Working from home is kind of my jam. It’s not always the easiest thing to do as 3 hour coffee dates or playing hooky feels a lot easier when you have no one to report to but yourself, but setting yourself up for productive work days with goals (achievable ones!!) definitely makes you feel a lot more accomplished and a lot less anxious, especially as a small business owner.
With everything that’s happening right now, I know there’s a lot of people currently working from home and it might be a completely different speed than they’re used to. It’s an adjustment and how do you keep positive, productive, and feeling on task without going crazy?
How do you stay afloat without sliding into the realm of not wearing pants or showering, and drinking milk right out of the fridge for lunch? It’s a delicate balance to be honest, but I’ll walk you through some of the things I’ve been doing to make sure I’m still productive and moving forwards towards my goals no matter what.
Having a set routine
This is the one that has made the biggest difference for me. When I mean routine, I mean having a set nighttime and morning routine. As much as I hate admitting it (because I love staying up late), sleep hygiene is huge for setting you up for success. For me, the most successful days filled with productivity are the ones where I’m heading to sleep early, waking up early, and taking time for myself in the morning for inner work and self-development. I can write on this for a while, but the biggest takeaways are this:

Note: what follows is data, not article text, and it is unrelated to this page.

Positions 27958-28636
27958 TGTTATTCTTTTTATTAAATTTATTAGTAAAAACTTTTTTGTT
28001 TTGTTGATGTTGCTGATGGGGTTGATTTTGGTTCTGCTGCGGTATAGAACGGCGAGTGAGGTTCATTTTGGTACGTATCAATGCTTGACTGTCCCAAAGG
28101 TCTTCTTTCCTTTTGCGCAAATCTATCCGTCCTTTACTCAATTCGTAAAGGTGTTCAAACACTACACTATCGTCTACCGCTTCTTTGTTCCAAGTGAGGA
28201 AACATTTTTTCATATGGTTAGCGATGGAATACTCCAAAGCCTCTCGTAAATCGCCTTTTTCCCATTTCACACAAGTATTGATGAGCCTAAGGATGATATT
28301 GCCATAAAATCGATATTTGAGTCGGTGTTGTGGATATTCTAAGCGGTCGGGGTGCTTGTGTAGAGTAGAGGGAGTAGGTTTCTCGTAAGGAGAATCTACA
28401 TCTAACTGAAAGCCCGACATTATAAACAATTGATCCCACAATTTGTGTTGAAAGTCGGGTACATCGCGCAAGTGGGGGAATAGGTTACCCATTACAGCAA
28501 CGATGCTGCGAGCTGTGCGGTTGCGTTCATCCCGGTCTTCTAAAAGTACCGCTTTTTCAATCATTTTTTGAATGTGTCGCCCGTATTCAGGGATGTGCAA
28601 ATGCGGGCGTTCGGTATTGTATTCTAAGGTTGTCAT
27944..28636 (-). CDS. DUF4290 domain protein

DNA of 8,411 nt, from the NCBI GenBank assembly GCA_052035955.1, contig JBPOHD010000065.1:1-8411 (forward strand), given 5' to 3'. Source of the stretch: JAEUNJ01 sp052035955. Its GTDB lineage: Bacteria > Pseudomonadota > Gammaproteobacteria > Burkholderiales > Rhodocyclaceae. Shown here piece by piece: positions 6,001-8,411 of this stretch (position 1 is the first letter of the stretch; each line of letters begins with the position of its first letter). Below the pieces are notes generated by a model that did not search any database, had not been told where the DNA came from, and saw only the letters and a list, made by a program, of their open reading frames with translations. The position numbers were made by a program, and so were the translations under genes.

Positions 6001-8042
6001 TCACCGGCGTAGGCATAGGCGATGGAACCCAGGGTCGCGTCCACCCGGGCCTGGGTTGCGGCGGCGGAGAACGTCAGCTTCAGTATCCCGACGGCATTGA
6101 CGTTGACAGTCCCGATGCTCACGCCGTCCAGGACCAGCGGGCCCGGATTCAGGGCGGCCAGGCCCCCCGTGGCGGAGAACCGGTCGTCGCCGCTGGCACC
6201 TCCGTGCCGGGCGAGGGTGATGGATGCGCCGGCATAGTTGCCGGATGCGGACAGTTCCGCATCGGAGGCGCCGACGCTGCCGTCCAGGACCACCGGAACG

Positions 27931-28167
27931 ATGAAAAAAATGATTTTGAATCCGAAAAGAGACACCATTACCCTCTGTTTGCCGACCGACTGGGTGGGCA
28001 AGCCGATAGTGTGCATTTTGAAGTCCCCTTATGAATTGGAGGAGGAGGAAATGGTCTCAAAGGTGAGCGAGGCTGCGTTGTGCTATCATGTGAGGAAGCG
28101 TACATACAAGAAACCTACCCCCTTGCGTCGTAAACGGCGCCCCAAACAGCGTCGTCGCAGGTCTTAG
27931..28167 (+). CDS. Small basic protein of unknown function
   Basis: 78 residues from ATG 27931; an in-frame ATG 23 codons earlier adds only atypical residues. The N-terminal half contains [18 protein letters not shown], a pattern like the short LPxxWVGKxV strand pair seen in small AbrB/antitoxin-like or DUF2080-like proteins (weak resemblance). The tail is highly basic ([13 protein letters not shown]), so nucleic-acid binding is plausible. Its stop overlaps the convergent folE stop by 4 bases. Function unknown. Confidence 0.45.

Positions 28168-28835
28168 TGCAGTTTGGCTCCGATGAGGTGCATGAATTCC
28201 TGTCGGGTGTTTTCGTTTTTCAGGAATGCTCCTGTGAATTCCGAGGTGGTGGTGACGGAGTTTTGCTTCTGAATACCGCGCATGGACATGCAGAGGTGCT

- Have a set nighttime routine so you can start to ease into the process of winding down. It doesn’t have to be at a set time every night per se, but doing the same rituals does your mind a world of good.For example, mine is to wash up, add water and essential oils to our bedside diffuser, turn on only our bedside lamps, boil hot water to drink before bed, and then crawl in and catch up on my daily blogs (I can’t let go of tech before bed still, it’s a work in progress). On more restless nights, Headspace’s sleep casts have been a lifesaver for a restless mind.
- Setting your morning routine: it can be as simple as rolling out of bed at the same time every day and making your morning coffee. Committing to a ritual that will set you up for the day is huge, and you will know best what that looks like for you, though it might take some trial and error to start.Woke up too early or late? Do the routine anyways if you have the time, it will prime your head to get into the right mindset and get you on the right track.
- Set some time for inner work and self-development: As of late, I’ve been waking up earlier to get this time in, and it’s been vital for my mental health and success. As a part of my morning routine, I’ve been trying to consistently meditate between 10-20 minutes each day and then spend some time journaling and mind mapping. I find doing this at the beginning of the day when your head is still clear allows for a lot more creativity and can lead to novel breakthroughs as you work to achieve work or personal goals.